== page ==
Alan Joenn
posted by Alan Joenn on February 8, 2013
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The second part in this mini customer classification series focuses on assessing the relative strengths and weaknesses found in the existing relationships you have with your customers.

Transcript

Hello, and welcome to this CRM video whiteboard session. Today is the second in a pair of short video clips covering customer classification in CRM. This second one is looking at the possibility of quantifying opinion.

Most people who deal with customer relations or deal with client handling in some way have a gut feel about the strength of a relationship. They can articulate it in team meetings, but there is no way of measuring it when other people are looking at the client record in a CRM system. So you might want to think about client classification where you try to quantify opinion.

Now, quantifying opinion can be converted into a matrix, into a grid, whereby a question forces you to think subjectively about this knowledge you have, this gut feel you have, subjectively about the client, and force yourself to answer one of four possible answers which satisfy this question, and give each a different weighting. So you might score them 1, 2, 3, 4 and score over here 10, 20, 30, 40. Different questions might even have different weighting along rows, where one question you feel is more important than others. So the kinds of questions that go in here might be “what’s the quality of the relationship with the lead client handling person?” Is it None, Poor, Good, Excellent?

If you have a client which is a good case study or an example of things you do within a given market, the question here might be “What’s the importance of this client within this market sector?” And the answers might be: None, Low, Strong, Vital. Other questions might be related to the costs of servicing this client – the amount of effort that’s required that you can’t re-bill, work that you have to do, time that you have to spend that you can’t invoice to the client – in which case this question would be answered with: it’s too high, it’s above average, it’s acceptable, it’s very low – and scored accordingly.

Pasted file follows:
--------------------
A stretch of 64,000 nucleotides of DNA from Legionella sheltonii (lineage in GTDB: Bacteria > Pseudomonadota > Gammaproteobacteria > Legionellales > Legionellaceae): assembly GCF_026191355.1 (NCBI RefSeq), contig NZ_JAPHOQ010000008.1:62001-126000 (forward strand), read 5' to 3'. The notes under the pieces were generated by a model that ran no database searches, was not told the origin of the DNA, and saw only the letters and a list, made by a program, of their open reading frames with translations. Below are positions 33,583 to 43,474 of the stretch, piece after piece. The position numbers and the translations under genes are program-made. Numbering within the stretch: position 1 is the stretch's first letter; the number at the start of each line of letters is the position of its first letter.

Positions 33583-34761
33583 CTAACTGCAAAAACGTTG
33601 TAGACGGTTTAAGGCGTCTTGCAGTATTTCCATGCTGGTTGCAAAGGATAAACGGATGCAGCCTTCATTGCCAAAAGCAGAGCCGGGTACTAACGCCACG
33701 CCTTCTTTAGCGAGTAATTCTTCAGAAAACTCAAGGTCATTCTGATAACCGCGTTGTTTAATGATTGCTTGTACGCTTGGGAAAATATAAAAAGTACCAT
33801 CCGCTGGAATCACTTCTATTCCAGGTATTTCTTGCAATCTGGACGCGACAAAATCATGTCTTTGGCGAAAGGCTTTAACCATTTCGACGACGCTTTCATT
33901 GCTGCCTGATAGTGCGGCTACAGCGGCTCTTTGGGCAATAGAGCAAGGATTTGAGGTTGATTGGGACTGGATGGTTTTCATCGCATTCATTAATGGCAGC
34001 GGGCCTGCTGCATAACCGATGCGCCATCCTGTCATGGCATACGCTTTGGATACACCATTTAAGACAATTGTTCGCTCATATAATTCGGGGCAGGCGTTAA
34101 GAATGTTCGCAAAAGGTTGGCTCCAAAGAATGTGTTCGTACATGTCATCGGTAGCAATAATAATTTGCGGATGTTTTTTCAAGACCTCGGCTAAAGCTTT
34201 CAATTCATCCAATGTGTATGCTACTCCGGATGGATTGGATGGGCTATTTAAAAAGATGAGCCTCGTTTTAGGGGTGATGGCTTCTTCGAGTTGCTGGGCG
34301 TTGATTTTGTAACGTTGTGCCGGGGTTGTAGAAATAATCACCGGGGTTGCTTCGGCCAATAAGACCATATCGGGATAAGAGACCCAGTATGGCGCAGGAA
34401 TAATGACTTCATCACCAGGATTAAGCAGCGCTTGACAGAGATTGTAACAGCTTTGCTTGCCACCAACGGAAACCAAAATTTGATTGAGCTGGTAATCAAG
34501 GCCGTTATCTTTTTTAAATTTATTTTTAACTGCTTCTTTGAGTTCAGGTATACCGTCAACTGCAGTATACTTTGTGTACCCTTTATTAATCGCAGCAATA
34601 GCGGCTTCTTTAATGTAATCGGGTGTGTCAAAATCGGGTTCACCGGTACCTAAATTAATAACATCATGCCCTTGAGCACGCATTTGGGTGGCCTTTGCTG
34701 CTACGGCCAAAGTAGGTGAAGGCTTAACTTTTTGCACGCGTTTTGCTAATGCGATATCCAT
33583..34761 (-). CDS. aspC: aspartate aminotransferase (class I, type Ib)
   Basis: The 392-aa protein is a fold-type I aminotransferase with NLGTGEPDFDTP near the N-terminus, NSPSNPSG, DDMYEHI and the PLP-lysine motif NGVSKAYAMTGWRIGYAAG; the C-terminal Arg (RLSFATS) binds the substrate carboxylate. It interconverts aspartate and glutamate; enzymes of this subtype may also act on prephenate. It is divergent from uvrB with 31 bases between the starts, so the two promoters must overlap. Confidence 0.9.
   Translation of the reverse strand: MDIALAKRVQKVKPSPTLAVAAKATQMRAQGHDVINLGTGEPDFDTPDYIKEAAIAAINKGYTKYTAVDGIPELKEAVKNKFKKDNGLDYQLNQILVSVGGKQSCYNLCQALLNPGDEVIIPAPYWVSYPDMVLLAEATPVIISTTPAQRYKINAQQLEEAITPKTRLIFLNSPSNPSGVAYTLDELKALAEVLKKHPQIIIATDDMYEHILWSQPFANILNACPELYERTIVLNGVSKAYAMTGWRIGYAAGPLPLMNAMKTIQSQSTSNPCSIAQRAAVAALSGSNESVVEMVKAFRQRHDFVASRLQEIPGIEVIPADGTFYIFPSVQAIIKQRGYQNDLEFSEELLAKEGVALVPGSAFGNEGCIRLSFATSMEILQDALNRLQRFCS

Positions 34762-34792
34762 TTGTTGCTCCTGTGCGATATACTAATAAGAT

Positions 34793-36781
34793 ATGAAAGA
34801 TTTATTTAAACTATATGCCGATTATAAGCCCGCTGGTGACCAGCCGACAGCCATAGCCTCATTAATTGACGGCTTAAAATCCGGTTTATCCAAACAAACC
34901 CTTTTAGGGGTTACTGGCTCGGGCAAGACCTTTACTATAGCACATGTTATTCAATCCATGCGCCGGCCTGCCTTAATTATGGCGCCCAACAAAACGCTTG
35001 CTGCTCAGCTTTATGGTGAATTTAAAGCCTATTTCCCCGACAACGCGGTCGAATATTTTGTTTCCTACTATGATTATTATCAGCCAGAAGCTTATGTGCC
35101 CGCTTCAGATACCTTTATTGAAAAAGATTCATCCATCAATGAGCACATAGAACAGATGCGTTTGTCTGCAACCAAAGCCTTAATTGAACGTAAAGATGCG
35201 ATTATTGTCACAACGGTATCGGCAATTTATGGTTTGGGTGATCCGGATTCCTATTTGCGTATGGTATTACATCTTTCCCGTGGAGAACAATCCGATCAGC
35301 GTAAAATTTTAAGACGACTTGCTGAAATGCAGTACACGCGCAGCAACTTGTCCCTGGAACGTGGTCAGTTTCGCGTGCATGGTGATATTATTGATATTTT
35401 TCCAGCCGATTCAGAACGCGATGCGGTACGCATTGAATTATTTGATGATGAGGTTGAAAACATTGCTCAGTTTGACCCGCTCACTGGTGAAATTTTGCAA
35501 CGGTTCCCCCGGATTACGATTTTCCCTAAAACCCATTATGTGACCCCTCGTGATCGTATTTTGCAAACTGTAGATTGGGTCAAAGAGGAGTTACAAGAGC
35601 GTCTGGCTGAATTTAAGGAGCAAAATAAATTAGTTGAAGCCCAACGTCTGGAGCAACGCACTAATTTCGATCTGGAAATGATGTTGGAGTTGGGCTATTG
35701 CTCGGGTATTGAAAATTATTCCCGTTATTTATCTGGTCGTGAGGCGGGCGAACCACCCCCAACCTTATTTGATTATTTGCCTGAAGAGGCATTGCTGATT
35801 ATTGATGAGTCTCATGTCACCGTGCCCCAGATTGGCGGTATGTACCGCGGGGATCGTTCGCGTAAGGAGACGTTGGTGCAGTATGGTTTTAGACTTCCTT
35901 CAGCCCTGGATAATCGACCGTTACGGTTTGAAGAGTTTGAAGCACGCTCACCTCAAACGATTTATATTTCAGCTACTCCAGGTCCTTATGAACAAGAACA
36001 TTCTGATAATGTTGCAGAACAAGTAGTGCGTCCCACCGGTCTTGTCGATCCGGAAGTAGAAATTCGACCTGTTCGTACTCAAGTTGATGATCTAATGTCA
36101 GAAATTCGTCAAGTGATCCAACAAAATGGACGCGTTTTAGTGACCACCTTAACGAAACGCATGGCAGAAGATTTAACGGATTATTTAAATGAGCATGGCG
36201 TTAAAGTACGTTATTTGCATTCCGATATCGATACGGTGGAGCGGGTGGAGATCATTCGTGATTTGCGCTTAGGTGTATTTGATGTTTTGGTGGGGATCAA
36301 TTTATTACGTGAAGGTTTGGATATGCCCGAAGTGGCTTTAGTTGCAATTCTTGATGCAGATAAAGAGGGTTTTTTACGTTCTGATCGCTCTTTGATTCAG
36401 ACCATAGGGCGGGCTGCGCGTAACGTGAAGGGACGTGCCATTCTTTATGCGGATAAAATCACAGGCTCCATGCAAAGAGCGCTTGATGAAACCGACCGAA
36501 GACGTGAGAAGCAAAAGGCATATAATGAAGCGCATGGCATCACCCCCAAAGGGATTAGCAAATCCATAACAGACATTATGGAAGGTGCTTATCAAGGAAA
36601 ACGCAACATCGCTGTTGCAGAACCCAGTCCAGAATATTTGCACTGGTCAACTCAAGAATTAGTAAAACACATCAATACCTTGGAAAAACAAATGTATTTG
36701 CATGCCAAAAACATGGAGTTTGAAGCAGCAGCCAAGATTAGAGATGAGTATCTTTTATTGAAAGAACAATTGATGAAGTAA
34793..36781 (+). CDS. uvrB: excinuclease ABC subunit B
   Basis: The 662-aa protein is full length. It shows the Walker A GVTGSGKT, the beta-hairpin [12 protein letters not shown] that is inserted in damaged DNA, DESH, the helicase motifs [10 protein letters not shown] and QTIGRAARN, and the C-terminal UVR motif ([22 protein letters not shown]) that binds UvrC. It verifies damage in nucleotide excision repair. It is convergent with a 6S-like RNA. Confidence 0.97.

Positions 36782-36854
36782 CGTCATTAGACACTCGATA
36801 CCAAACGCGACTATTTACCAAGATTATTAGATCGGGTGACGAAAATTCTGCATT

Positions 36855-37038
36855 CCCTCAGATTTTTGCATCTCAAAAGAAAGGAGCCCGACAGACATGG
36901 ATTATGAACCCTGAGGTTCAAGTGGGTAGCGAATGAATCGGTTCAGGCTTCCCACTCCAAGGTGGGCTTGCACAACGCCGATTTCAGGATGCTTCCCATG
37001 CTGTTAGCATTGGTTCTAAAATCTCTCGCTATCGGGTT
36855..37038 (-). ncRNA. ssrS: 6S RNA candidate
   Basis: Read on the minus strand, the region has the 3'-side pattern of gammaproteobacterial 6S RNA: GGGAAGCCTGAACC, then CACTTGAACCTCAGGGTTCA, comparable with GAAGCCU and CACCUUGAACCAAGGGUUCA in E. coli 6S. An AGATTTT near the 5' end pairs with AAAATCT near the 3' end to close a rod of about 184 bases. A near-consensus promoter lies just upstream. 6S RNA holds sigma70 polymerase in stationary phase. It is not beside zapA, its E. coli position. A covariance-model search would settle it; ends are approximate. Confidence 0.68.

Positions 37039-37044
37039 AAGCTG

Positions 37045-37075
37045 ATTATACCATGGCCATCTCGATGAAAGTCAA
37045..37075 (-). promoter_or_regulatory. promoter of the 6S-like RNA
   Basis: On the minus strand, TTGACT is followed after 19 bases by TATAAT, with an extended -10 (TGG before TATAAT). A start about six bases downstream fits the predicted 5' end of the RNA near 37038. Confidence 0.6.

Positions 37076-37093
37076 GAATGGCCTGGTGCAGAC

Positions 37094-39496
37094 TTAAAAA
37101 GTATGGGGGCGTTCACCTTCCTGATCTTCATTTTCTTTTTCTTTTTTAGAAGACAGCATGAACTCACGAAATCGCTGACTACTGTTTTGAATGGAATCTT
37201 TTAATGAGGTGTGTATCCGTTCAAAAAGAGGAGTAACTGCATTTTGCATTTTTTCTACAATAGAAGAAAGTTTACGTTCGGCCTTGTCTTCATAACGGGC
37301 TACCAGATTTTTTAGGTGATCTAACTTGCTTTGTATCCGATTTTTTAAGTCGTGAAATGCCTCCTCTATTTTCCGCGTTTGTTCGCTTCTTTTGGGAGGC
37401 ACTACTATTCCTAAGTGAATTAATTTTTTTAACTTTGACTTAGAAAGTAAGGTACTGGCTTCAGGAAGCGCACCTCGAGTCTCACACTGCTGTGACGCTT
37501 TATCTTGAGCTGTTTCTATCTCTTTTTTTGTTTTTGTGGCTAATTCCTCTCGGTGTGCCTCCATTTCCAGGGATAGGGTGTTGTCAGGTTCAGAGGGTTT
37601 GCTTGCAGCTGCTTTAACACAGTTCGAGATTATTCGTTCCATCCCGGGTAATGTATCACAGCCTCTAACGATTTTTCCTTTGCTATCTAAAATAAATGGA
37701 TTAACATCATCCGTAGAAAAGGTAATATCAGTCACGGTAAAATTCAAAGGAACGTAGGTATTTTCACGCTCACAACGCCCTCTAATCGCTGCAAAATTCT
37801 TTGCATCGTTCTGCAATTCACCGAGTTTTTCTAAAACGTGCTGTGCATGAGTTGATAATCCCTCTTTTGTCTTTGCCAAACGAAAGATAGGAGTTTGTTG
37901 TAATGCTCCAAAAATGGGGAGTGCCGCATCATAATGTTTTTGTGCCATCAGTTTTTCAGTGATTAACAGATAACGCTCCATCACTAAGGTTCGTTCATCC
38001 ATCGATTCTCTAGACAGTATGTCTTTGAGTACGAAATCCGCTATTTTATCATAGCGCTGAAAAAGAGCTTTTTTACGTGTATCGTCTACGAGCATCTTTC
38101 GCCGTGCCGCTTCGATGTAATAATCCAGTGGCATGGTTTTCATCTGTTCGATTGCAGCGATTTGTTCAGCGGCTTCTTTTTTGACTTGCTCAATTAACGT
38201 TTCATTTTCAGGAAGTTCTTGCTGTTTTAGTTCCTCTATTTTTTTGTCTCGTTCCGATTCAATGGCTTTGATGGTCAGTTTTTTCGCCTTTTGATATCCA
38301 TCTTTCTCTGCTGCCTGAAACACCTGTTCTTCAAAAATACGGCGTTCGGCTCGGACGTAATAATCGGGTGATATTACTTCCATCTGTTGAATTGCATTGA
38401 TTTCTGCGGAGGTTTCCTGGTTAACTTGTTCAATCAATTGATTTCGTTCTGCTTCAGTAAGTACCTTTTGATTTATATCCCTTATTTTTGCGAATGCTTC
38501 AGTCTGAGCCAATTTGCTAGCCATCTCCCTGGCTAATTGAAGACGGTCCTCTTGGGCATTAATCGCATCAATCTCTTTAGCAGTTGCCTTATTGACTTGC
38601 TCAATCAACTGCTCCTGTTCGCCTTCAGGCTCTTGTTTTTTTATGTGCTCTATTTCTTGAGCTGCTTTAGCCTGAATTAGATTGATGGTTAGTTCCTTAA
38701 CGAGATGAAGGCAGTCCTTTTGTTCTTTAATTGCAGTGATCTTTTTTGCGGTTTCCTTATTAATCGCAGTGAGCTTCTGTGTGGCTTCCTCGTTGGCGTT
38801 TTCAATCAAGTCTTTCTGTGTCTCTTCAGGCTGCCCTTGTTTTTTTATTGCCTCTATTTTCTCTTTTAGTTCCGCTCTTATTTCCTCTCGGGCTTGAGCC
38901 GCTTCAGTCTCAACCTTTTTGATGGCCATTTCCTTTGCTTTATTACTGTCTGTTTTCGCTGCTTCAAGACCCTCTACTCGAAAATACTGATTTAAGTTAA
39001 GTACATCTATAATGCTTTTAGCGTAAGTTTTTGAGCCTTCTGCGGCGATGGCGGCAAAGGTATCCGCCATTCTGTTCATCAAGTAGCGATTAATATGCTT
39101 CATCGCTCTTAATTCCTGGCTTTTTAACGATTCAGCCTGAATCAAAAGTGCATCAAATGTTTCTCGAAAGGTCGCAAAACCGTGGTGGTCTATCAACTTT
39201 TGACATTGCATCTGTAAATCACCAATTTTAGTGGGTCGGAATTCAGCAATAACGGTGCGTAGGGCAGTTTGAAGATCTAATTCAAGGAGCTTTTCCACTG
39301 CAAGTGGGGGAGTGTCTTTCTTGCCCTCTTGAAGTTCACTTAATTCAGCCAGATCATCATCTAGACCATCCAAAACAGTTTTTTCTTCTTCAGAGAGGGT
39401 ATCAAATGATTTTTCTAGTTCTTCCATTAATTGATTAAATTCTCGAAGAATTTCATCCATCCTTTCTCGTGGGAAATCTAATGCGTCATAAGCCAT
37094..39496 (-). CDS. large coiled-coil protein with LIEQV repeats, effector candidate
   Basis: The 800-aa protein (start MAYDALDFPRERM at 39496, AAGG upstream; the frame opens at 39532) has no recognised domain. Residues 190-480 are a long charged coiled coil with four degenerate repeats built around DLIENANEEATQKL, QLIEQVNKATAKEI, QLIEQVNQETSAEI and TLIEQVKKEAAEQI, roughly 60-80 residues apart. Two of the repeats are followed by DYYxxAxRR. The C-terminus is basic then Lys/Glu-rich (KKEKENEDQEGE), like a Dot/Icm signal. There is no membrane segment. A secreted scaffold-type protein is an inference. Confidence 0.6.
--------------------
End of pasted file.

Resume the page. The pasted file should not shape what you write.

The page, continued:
So, we have clients of ours using this grid technique to create an assessment of client value, they quantify opinion, they might even add into it, the top couple of rows in this grid the output from the customer classification in CRM number one the financial analysis which is the subject of another video from last week, and add that in, until eventually a score is achieved at the bottom of this grid and that gives you a rank. The score itself is an arbitrary number and it means nothing in isolation however if you were trying to prioritise the way you spend time, the way you approach clients within a particular market sector, their relative ranking one against the other, might enable you to take informed decision about how you prioritise resources, effort, marketing messaging or other attributes of your client relationship.

So, hopefully this is an approach that you can value and take into your CRM thinking, we hoped you’ve enjoyed watching this short video today, please go to collierpickard.co.uk for more tips and hints and more content in our blog. Thank you for watching.

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